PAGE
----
Though trying to avoid every post being about the B word, the fact that most other news stories could compete with the B word in provoking despondency has pushed me back into familiar territory: the past. The odd detour through time is always a welcome break, and it’s nice to take a detour for which directions were provided by an occasional commentator on here, ‘Fred’. A 2017 post penned on the subject of the BBC’s turn-of-the-80s gumshoe drama, ‘Shoestring’ saw said Fred recommend a precursor to Trevor Eve’s private ear, ‘Public Eye’.
Produced for the ITV network for an impressive ten years between 1965 and 1975, ‘Public Eye’ is quite a unique series from my own personal perspective in that even shows I didn’t see a single episode of in the 1970s can be evoked via their theme tune or opening titles or even recollections of glimpsing trailers at the time. No such recollection exists for ‘Public Eye’; I’d never heard of the programme until I was alerted to its existence and then I discovered it had quite a cult following amongst devotees of archive TV, particularly those on the restoration and preservation side such as the Kaleidoscope organisation. Recently, I found some episodes on YouTube and it only took a couple of viewings for me to realise it was very much up my street, so much so that a DVD box-set purchase was inevitable.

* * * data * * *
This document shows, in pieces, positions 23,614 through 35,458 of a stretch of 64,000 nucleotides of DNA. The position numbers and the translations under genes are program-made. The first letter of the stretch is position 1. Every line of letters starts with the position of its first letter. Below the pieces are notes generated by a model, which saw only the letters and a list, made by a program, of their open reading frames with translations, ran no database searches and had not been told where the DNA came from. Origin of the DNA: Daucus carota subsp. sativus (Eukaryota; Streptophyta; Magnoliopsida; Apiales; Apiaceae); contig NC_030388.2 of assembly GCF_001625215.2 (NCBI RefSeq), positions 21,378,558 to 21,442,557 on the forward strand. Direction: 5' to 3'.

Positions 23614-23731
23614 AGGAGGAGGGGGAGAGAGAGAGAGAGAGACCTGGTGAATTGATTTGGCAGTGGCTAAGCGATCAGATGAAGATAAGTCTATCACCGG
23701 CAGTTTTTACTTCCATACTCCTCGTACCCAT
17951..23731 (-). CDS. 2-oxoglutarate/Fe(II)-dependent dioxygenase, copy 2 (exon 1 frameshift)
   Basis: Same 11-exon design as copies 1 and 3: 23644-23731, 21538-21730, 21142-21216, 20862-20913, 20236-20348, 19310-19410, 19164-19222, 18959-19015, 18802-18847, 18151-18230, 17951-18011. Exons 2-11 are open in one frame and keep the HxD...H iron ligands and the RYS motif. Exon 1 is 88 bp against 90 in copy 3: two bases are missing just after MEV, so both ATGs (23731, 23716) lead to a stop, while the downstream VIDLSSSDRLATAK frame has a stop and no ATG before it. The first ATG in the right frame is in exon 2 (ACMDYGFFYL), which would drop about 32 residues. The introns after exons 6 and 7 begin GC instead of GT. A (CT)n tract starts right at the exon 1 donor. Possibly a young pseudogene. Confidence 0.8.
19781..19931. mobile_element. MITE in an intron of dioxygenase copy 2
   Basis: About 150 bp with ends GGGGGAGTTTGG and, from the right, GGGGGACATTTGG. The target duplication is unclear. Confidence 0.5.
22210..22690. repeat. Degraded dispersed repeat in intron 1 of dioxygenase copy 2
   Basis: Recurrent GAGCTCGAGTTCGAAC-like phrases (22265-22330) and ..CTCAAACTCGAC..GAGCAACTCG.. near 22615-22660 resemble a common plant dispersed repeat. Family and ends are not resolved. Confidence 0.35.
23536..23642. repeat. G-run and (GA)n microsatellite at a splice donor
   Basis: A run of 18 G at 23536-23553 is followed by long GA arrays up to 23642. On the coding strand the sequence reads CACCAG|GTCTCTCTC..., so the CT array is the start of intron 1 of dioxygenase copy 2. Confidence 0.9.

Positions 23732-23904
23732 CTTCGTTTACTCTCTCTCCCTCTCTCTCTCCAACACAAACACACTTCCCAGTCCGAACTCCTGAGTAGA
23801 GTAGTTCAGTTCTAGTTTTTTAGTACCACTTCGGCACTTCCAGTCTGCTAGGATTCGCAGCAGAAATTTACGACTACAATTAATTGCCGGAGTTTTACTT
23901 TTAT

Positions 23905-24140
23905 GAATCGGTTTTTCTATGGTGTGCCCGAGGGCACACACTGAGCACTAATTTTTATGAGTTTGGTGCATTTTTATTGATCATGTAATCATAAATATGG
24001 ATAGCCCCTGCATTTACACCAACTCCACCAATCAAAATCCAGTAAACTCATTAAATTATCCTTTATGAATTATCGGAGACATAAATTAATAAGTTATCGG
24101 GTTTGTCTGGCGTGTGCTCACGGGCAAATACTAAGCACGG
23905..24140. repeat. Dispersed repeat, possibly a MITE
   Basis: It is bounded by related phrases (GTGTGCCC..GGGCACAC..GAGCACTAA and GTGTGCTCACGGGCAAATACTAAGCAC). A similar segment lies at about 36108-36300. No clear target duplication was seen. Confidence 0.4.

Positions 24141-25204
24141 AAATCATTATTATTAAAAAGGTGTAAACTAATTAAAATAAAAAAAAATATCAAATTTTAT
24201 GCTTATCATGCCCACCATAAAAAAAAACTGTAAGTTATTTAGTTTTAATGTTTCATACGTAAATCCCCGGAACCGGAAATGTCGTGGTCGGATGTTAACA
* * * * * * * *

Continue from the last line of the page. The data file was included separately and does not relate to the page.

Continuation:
‘Public Eye’ stars Alfred Burke as enigmatic public inquiry agent, Frank Marker. Burke is an interesting-looking actor, resembling a cross between Will Self and ex-Leeds Utd boss Howard Wilkinson. Upon first viewing, he seemed to lack any strong personality for me in the part, but then I quickly realised that was the genius of the casting; a private eye needs to be anonymous, to blend in with the crowd and not stand out from it. A larger-than-life actor too handsome or charismatic would utterly defeat the object of the character and simply wouldn’t convince. Marker’s (and Burke’s) strength is that he has an ordinariness about him that means nobody would notice if he was tailing them; they wouldn’t spot him across the street, loitering in a shop doorway, pretending to make a call from a phone-box or supping a pint on the other side of the bar. He is perhaps television’s most realistic and believable personification of a profession that has been a regular stand-by in TV drama for decades.
Frank Marker is a sharp operator, but not a shark; in comparison to the mercenary attitudes of fellow private detectives we meet during the course of the series, Marker is an honest man loath to fleece his clients. His honesty is rewarded with bouts of breadline living and – on one memorable occasion – a prison sentence for inadvertently being in possession of stolen goods. Prison hardens Marker even further, but Marker is a born lone wolf and a genuine man of mystery. His back-story is sometimes hinted at in dribs and drabs, but there is no big reveal; he doesn’t appear to have many (if any) friends; he has few (if any) romantic interests – just imagine that in an equivalent series today; and he doesn’t even employ a secretary. There is just him and his shabby raincoat, and a shabby succession of shabby offices.